A listing of known artisans (alive & deceased), compiled for research purposes.
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|Artisan Name||Wayne P. Watson|
|Artisan Category||Longrifles, pistols and fowlers|
Early memories of the Kentucky/Tennessee country as the son of a Baptist preacher who preached in such fast paced areas as Foxport, Kentucky or Gravel-Switch, Tennessee gave Wayne first hand views of some areas little changed in the late 1940's and early 1950's from the 1700's when men such as Walker, Boone and Kenton explored this country. The stories of men such as these continued to excite Wayne's imagination after the family moved back to the Eastern Shore of Maryland. As he grew up he continued to read every book about the early frontier he could get his hands on. One day when he was twelve years old he found a muzzleloader in the attic of his grandmother's house and he was hooked on these old guns. The gun he found that day now hangs in his shop. He would hold that gun in his lap while watching Fess Parker on TV, as Davy Crockett in the 1950's. He vowed that one day he would have such a gun as these men carried.
In the late 1970's, after serving eight years in the Navy and ten years on the Prince George's County Maryland Police Department and raising two children, he started attending school at the University of Maryland in his off-duty time. A professor of History gave the class the assignment of writing a paper on the Revolutionary War. Wayne decided to write about the effects of the Pennsylvania, or as it is better known, the Kentucky Rifle and its effects on the outcome of the Revolutionary War. The research for this paper focused his interest on these rifles and he was introduced to George Stanford by a mutual friend. George apprenticed many years ago with Carl Pippert who was one of the founders of the Kentucky Rifle Association and these men are recognized as two of the most knowledgeable and finest traditional builders of these rifles. Wayne was an apprentice to both George Stanford and Carl Pippert.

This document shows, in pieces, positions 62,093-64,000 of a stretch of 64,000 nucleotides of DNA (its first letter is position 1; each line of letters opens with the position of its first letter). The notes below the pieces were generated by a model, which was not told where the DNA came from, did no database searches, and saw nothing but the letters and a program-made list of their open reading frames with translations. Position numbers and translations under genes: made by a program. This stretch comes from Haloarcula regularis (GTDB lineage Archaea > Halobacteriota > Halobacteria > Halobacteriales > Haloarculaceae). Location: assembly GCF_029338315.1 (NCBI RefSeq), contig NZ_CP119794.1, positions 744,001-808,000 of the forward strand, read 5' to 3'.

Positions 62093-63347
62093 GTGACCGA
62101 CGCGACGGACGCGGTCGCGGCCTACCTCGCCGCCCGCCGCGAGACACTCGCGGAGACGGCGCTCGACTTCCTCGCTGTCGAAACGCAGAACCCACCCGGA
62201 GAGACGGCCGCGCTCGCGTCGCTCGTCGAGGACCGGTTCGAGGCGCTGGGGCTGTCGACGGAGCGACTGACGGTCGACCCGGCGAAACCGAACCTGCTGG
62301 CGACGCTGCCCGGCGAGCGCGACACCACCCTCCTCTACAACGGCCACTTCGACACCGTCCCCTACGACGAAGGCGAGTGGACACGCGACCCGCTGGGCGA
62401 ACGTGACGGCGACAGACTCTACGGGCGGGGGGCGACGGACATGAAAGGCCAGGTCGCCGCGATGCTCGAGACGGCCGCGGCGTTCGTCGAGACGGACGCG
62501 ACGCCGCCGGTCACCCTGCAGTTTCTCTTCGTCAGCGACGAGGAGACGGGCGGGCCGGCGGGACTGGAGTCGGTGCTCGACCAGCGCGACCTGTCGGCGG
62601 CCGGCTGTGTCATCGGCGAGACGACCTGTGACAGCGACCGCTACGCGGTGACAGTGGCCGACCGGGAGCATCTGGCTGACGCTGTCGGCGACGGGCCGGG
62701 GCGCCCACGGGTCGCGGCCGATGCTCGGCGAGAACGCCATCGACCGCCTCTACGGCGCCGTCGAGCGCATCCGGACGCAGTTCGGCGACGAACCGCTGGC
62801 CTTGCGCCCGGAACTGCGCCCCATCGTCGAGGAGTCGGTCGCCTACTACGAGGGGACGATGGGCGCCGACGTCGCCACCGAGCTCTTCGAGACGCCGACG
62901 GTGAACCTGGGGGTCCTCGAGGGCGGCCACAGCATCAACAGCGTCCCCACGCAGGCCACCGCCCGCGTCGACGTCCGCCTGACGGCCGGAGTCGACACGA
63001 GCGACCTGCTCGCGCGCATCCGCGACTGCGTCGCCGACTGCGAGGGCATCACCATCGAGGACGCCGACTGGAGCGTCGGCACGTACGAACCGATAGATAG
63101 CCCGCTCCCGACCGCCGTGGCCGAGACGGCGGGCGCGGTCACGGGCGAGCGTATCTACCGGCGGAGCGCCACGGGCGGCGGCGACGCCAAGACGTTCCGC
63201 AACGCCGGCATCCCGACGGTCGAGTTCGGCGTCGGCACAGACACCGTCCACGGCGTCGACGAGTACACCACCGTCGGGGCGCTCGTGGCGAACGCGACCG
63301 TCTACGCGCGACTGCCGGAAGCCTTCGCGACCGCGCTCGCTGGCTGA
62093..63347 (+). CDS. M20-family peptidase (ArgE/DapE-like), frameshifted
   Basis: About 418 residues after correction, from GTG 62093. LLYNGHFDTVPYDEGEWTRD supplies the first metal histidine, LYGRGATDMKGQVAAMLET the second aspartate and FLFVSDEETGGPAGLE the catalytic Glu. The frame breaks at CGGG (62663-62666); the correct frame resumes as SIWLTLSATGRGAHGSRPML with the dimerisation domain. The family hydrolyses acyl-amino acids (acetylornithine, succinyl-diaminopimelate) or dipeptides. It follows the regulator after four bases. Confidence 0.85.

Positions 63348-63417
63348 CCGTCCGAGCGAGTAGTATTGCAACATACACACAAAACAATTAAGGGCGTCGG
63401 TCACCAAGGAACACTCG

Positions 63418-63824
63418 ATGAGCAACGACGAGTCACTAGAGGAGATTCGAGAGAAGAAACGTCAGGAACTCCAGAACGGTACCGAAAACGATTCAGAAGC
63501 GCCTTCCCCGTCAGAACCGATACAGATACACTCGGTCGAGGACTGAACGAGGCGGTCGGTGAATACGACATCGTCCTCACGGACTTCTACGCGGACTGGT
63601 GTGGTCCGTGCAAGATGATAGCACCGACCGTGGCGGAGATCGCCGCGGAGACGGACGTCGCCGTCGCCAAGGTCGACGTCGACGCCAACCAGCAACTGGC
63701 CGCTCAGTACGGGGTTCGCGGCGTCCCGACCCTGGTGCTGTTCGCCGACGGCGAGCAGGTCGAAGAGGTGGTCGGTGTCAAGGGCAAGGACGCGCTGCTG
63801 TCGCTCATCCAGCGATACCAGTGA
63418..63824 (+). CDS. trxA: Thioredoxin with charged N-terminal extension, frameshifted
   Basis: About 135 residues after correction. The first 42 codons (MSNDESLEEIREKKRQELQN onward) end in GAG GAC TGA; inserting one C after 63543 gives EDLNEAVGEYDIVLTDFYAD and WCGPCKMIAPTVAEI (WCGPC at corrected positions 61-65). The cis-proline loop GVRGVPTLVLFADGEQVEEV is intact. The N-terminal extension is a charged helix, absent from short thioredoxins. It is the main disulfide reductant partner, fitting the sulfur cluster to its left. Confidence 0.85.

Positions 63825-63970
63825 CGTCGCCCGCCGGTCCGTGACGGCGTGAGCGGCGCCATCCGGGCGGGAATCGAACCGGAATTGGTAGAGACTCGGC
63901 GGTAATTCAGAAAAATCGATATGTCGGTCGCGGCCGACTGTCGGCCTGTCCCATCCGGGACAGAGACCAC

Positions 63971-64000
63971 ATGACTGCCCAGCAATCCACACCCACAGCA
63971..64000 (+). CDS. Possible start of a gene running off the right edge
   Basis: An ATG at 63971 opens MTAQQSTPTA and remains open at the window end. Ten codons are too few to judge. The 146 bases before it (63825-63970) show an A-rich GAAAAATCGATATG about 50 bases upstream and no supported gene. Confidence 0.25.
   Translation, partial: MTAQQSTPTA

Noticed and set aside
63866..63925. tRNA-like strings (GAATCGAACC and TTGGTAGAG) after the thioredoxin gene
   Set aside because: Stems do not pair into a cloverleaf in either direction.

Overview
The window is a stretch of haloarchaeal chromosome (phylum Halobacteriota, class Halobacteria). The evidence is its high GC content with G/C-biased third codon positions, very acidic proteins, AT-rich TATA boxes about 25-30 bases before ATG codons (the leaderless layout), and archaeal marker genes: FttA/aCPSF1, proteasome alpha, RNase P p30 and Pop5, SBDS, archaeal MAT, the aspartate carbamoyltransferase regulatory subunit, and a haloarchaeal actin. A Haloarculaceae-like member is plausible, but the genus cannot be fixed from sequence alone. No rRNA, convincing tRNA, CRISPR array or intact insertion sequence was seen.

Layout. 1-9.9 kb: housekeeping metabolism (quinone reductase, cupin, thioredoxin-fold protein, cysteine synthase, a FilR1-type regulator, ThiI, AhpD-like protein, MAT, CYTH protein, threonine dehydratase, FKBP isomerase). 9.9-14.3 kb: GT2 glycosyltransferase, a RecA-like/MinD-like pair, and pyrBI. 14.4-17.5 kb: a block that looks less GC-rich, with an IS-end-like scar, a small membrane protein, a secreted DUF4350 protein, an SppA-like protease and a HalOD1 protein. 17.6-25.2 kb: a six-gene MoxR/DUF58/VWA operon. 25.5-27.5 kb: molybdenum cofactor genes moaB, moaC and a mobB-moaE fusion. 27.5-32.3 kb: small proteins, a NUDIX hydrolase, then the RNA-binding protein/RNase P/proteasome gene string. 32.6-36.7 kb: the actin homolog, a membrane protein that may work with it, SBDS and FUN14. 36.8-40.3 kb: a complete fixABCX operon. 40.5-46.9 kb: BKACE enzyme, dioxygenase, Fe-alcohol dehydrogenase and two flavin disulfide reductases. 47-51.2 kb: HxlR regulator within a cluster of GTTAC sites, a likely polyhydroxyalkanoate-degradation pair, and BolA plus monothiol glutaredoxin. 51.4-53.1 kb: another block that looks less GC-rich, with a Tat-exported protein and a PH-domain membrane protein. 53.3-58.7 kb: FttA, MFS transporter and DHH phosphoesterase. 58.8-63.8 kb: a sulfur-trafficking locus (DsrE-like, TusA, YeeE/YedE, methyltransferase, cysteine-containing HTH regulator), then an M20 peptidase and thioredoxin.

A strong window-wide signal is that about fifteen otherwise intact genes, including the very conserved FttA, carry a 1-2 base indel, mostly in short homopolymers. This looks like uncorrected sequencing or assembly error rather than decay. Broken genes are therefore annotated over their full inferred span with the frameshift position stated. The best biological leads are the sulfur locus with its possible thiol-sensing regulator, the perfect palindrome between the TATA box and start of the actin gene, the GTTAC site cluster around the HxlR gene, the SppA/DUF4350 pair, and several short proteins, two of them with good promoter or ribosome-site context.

You can visit Wayne's website at www.waynepwatson.com
George agreed to take Wayne on as an apprentice and teach him the mysteries of 18th Century gun building. Wayne remembers that as he was leaving George's house that first night he asked George how he could repay him for what he was being taught. George said, "by doing what he had promised Carl years before, and that was to pass this knowledge to some young fellow who had a burning desire to lear about these old guns," then he said, "I promise you one thing, I'll never lie to you, if you're doing good I'll tell you, if not, I'll tell you." For the next eight years George never lied and sometimes the truth hurt, but Wayne learned the same way other gunstock makers had learned down through the ages, the hard way.
In 1989 he retired from the police force and moved to Bedford, Pennsylvania and continued making these old rifles for the next ten years at that location before moving back to St. Mary's County, Maryland in 1999. He tries to reproduce exact copies of the Master Pieces of our Colonial Period as they would look coming from the benches of the original gunstock makers. In 1991 he was approached by Michael Mann to build the Kill-Deer rifle for Daniel-Day Lewis in the 1992, 29th Century Fox's, Last of the Mohicans movie. He continues to research and make the 18th Century articles used by our ancestors in their daily lives as well as building the longrifles that fed, clothed and protected our grandparents of the 1700's and early 1800's.
Resource: Contemporary Longrifle Association Member.
|Address||12405 NW 83rd Lane|
Ocala, FL 34476
United States of America